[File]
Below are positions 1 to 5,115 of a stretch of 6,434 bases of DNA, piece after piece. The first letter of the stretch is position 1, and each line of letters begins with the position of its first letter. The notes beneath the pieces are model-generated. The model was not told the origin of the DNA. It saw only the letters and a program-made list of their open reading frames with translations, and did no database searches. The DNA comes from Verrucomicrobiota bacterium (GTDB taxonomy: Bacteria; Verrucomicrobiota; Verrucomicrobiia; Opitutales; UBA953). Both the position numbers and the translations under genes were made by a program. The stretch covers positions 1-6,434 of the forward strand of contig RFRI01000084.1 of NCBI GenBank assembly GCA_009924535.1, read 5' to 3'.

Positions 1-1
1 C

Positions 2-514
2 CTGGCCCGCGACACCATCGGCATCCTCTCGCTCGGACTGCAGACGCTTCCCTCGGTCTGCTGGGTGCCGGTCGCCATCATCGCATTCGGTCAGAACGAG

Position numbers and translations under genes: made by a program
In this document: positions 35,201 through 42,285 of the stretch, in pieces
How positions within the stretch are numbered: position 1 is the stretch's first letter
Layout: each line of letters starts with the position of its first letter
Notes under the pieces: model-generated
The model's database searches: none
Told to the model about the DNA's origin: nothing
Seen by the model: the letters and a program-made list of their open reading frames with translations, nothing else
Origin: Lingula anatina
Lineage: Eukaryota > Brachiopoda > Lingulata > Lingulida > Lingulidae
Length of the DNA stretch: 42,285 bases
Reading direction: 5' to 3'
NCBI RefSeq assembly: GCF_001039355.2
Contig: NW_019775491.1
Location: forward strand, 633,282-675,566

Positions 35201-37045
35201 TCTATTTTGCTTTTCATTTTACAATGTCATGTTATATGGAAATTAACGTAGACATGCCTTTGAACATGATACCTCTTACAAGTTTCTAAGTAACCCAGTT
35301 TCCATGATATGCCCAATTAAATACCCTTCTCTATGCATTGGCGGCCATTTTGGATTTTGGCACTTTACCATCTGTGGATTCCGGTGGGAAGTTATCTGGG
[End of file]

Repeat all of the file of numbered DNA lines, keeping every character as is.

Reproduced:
Below are positions 1 to 5,115 of a stretch of 6,434 bases of DNA, piece after piece. The first letter of the stretch is position 1, and each line of letters begins with the position of its first letter. The notes beneath the pieces are model-generated. The model was not told the origin of the DNA. It saw only the letters and a program-made list of their open reading frames with translations, and did no database searches. The DNA comes from Verrucomicrobiota bacterium (GTDB taxonomy: Bacteria; Verrucomicrobiota; Verrucomicrobiia; Opitutales; UBA953). Both the position numbers and the translations under genes were made by a program. The stretch covers positions 1-6,434 of the forward strand of contig RFRI01000084.1 of NCBI GenBank assembly GCA_009924535.1, read 5' to 3'.

Positions 1-1
1 C

Positions 2-514
2 CTGGCCCGCGACACCATCGGCATCCTCTCGCTCGGACTGCAGACGCTTCCCTCGGTCTGCTGGGTGCCGGTCGCCATCATCGCATTCGGTCAGAACGAG

Position numbers and translations under genes: made by a program
In this document: positions 35,201 through 42,285 of the stretch, in pieces
How positions within the stretch are numbered: position 1 is the stretch's first letter
Layout: each line of letters starts with the position of its first letter
Notes under the pieces: model-generated
The model's database searches: none
Told to the model about the DNA's origin: nothing
Seen by the model: the letters and a program-made list of their open reading frames with translations, nothing else
Origin: Lingula anatina
Lineage: Eukaryota > Brachiopoda > Lingulata > Lingulida > Lingulidae
Length of the DNA stretch: 42,285 bases
Reading direction: 5' to 3'
NCBI RefSeq assembly: GCF_001039355.2
Contig: NW_019775491.1
Location: forward strand, 633,282-675,566

Positions 35201-37045
35201 TCTATTTTGCTTTTCATTTTACAATGTCATGTTATATGGAAATTAACGTAGACATGCCTTTGAACATGATACCTCTTACAAGTTTCTAAGTAACCCAGTT
35301 TCCATGATATGCCCAATTAAATACCCTTCTCTATGCATTGGCGGCCATTTTGGATTTTGGCACTTTACCATCTGTGGATTCCGGTGGGAAGTTATCTGGG